NO SWEAT FOR FOGGY WINDOWS

Q  -  We have several newer double-pane windows that always fog up between the glass.  Some people tell me it’s because of a bad seal on the edge and the whole window needs to be replaced, others say we can just replace the glass and not the frame.  What’s the deal???  We also have had a problem with condensation on the inside that runs down and rots the wood frame on some of our older windows.

 

A  -  Windows don’t cause condensation. They just prevent the moisture in the home from escaping to the outside.You may think I’m all wet, but I’ve decided to talk about condensation, only because I receive a lot of questions about foggy windows in the winter.

I often get calls from homeowners who are concerned that their windows are ‘sweating’ or leaking either inside or outside the home because they see moisture on the glass.

It’s important to know the difference between condensation on the glass and between the glass panes of the window.

If you see moisture, fogging or cloudiness between the panes of glass in your window, this indicates that the seal of your window has failed and it’s time to get a new window.  Failed seals lack the energy efficiency and features necessary to help you keep energy bills low and enjoy comfortable living in your home.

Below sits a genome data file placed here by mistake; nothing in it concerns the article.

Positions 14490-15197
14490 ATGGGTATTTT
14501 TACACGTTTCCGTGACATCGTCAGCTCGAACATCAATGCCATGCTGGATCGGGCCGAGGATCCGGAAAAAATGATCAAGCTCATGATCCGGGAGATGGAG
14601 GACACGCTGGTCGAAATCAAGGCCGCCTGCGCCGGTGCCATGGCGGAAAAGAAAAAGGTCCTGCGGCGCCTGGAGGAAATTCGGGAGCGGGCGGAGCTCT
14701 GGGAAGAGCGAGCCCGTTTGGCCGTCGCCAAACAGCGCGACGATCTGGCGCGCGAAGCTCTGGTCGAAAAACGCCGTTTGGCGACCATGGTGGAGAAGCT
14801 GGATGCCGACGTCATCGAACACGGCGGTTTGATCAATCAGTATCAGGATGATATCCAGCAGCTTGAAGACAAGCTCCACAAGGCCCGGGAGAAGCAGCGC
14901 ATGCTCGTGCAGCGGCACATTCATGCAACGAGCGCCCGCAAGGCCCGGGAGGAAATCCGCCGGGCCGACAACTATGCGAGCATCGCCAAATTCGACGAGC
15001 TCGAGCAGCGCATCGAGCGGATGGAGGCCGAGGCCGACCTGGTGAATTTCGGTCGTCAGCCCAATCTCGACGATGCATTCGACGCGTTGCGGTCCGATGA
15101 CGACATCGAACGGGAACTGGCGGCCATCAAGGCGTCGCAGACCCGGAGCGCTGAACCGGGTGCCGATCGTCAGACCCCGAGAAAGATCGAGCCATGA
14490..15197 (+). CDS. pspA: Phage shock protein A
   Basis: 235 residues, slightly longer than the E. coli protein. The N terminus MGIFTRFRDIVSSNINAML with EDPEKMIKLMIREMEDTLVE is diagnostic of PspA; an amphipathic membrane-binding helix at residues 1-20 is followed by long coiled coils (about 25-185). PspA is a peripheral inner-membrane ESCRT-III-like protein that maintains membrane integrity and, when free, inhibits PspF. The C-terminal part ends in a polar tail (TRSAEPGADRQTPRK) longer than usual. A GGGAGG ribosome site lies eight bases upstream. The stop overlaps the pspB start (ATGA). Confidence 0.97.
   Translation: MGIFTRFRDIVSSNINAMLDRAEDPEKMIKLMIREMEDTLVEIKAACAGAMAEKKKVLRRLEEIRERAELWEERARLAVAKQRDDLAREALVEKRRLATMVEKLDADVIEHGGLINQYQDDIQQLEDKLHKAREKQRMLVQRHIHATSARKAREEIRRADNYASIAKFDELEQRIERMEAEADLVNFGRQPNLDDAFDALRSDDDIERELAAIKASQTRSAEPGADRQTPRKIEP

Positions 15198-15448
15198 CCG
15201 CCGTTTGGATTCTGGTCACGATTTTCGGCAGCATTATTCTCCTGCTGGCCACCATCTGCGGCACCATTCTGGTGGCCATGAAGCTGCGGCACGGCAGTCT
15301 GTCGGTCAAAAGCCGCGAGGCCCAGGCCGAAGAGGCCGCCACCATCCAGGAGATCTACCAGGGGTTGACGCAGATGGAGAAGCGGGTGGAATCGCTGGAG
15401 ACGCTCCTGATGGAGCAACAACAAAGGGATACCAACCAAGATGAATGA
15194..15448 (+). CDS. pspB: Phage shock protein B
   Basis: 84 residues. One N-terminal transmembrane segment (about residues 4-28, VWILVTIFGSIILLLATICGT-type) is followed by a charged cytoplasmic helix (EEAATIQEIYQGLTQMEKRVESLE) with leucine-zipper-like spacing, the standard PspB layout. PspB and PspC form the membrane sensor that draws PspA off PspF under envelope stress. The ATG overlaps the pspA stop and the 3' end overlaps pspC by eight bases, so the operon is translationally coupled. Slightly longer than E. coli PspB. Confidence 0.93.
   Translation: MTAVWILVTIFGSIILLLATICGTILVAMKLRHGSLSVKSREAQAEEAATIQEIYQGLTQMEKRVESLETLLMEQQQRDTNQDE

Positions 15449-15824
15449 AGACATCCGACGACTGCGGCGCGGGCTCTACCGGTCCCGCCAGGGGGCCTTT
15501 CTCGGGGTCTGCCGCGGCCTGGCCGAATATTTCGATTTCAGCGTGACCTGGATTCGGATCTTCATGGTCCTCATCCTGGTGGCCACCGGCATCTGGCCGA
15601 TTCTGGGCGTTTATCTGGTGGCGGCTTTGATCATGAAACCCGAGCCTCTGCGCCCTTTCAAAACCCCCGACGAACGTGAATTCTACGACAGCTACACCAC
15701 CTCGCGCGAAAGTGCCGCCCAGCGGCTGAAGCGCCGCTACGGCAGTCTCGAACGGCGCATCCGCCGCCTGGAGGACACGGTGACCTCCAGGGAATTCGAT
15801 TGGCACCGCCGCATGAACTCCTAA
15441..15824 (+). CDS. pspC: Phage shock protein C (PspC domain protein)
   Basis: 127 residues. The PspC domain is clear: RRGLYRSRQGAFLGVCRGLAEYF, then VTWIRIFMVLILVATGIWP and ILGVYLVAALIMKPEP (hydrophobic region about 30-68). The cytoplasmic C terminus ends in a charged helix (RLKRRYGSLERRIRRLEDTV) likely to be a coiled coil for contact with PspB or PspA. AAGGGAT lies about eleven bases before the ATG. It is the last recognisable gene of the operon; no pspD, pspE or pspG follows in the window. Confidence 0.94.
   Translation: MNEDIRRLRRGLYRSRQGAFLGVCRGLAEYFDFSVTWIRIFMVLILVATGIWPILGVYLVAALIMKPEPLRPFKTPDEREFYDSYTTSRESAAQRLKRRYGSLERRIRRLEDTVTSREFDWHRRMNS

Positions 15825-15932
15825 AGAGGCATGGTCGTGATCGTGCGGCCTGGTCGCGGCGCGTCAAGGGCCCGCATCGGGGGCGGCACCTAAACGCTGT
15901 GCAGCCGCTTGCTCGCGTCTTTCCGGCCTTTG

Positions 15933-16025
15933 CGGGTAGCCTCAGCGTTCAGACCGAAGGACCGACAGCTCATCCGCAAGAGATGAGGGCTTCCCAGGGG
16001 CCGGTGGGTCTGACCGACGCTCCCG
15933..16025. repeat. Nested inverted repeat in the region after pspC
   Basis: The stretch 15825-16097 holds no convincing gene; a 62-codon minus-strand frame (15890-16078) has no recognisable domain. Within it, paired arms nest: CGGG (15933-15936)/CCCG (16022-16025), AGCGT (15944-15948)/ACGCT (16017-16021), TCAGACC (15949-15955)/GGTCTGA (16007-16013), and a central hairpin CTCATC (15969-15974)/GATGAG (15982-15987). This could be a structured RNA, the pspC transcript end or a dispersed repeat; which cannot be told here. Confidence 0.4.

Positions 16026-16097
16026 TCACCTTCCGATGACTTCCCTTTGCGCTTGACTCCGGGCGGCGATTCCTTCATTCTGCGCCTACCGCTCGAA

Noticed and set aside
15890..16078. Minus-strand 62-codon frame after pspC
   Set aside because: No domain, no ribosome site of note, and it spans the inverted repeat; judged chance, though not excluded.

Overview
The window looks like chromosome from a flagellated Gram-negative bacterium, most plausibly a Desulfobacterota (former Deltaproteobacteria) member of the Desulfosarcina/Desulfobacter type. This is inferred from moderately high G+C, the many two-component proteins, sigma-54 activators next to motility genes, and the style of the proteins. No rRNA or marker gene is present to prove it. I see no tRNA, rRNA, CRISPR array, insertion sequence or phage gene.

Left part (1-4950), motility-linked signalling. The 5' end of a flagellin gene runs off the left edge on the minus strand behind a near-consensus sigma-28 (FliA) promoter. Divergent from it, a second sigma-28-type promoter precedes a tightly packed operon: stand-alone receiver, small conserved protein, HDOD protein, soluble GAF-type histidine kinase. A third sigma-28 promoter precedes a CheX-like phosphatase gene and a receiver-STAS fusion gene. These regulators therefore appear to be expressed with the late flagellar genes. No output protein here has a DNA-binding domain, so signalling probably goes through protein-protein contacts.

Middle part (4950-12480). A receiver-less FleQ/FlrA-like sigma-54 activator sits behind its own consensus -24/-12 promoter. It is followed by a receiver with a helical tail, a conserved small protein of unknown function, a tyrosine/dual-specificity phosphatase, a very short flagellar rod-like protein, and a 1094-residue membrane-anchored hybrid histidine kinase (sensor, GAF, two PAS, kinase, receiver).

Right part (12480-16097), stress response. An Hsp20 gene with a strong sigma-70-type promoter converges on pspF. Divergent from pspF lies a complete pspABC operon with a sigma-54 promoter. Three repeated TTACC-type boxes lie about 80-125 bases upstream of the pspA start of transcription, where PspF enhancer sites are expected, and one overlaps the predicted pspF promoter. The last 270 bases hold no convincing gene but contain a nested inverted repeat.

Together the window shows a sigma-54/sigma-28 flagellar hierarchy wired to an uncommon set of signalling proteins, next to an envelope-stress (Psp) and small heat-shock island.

If the inside glass surface on double- or triple-glazed windows show excessive moisture, you can be reasonably sure that the moisture is also collecting on your walls and ceilings. This means you should take steps to reduce the humidity level in your home by using exhaust fans and dehumidifiers.

A lot of the water vapor is created by the inhabitants.

A family of four can add a half pint of water vapor every hour to the home just through normal breathing and perspiration. And, if you take a five-minute shower, you produce another half pint of water vapor. Even the simple act of cooking dinner on a gas stove can produce two and a half pints of water vapor.

Water vapor is part of our lives and our homes. To help control the amount of condensation in the home, here’s a short list of things to consider:

Use kitchen and bathroom exhaust fans.

If you have a humidifier, set it to the correct outside temperature.

If your home is overly humid, or if you have a damp basement, use a dehumidifier.

Properly vent clothes dryers, gas appliances and stoves.

Open a window in the bathroom.

Make sure your attic, basement and crawl spaces are well-ventilated and free from obstructions.

Store firewood outside. Freshly cut wood can consist of up to 45 percent water, which adds water vapor to the home. Even well-seasoned firewood generally has a 20 percent to 25 percent moisture content.

Open curtains and blinds to allow more air circulation around your windows.

 

 

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